Equipment for jets and tanks
Elbit supplies the Israeli Air Force with avionics systems such as mission computers and helmet mounted systems for aircrafts and helicopters. These electronic systems are used in the Israeli F-16 fighter jets that have frequently been used in the bombing of the Gaza Strip.
 
The company also supplies a range of systems for all models of Israel's main battle tank, the Merkava. This includes fire control and electric gun and turret drive systems, electronic and electric turret systems, day/night gunner, and battle management systems. Different models of the Merkava were used in a large number of large-scale military operations by the Israeli Military, such as the 2006 Lebanon War and the 2008 Operation Cast Lead. Until today, many Merkava Mark IV were stationed along Israeli borders in Gaza and the West Bank.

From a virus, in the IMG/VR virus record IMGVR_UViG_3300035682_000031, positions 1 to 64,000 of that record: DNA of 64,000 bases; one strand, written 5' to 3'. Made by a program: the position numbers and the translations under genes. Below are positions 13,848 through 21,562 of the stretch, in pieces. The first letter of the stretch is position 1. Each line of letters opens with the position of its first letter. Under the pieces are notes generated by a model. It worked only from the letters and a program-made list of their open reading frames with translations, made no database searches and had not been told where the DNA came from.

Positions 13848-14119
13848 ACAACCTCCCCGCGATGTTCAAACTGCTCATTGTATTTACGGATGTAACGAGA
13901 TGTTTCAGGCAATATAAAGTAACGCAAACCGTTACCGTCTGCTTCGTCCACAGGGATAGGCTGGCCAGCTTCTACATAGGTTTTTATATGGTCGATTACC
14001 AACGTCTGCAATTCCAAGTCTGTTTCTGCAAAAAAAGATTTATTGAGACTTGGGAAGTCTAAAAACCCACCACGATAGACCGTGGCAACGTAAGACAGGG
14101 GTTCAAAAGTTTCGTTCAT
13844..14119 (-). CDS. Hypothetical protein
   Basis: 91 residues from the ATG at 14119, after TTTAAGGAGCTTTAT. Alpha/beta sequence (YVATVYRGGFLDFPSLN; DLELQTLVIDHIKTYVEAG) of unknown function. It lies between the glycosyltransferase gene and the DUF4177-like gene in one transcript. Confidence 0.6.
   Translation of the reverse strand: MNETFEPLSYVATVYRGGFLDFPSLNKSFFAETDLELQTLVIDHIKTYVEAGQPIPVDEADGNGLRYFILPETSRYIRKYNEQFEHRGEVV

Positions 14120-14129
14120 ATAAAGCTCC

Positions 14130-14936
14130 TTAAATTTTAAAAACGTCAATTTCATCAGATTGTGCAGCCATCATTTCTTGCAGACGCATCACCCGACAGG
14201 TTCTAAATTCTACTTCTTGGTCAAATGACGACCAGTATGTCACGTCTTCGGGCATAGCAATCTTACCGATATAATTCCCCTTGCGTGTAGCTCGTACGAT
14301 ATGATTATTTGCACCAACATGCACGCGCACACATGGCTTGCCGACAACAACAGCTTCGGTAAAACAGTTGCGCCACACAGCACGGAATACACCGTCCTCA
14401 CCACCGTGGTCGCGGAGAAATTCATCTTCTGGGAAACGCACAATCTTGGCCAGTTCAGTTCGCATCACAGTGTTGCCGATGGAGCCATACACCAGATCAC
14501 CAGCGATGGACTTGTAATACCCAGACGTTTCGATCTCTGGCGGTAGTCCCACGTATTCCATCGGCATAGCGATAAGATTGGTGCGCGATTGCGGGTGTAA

Involvement in the U.S.-Mexico Border
The Separation Wall is not the only wall Elbit has supplied border control mechanisms for. In 2006, Elbit's subsidiary, Kollsmann, was contracted by the U.S. Department of Homeland Security to supply border security technology to the U.S.-Mexico border. Within the program that cost about one billion U.S. dollars, Kollsmann acted as a subcontractor of Boeing along with the forms Lucent, L3 Communications, Perot Systems, and Unisys Global Public Sector. However in January 2011, the program was canceled without being finished due to cost overruns, technical problems, and schedule delays. See this Department of Homeland Security report.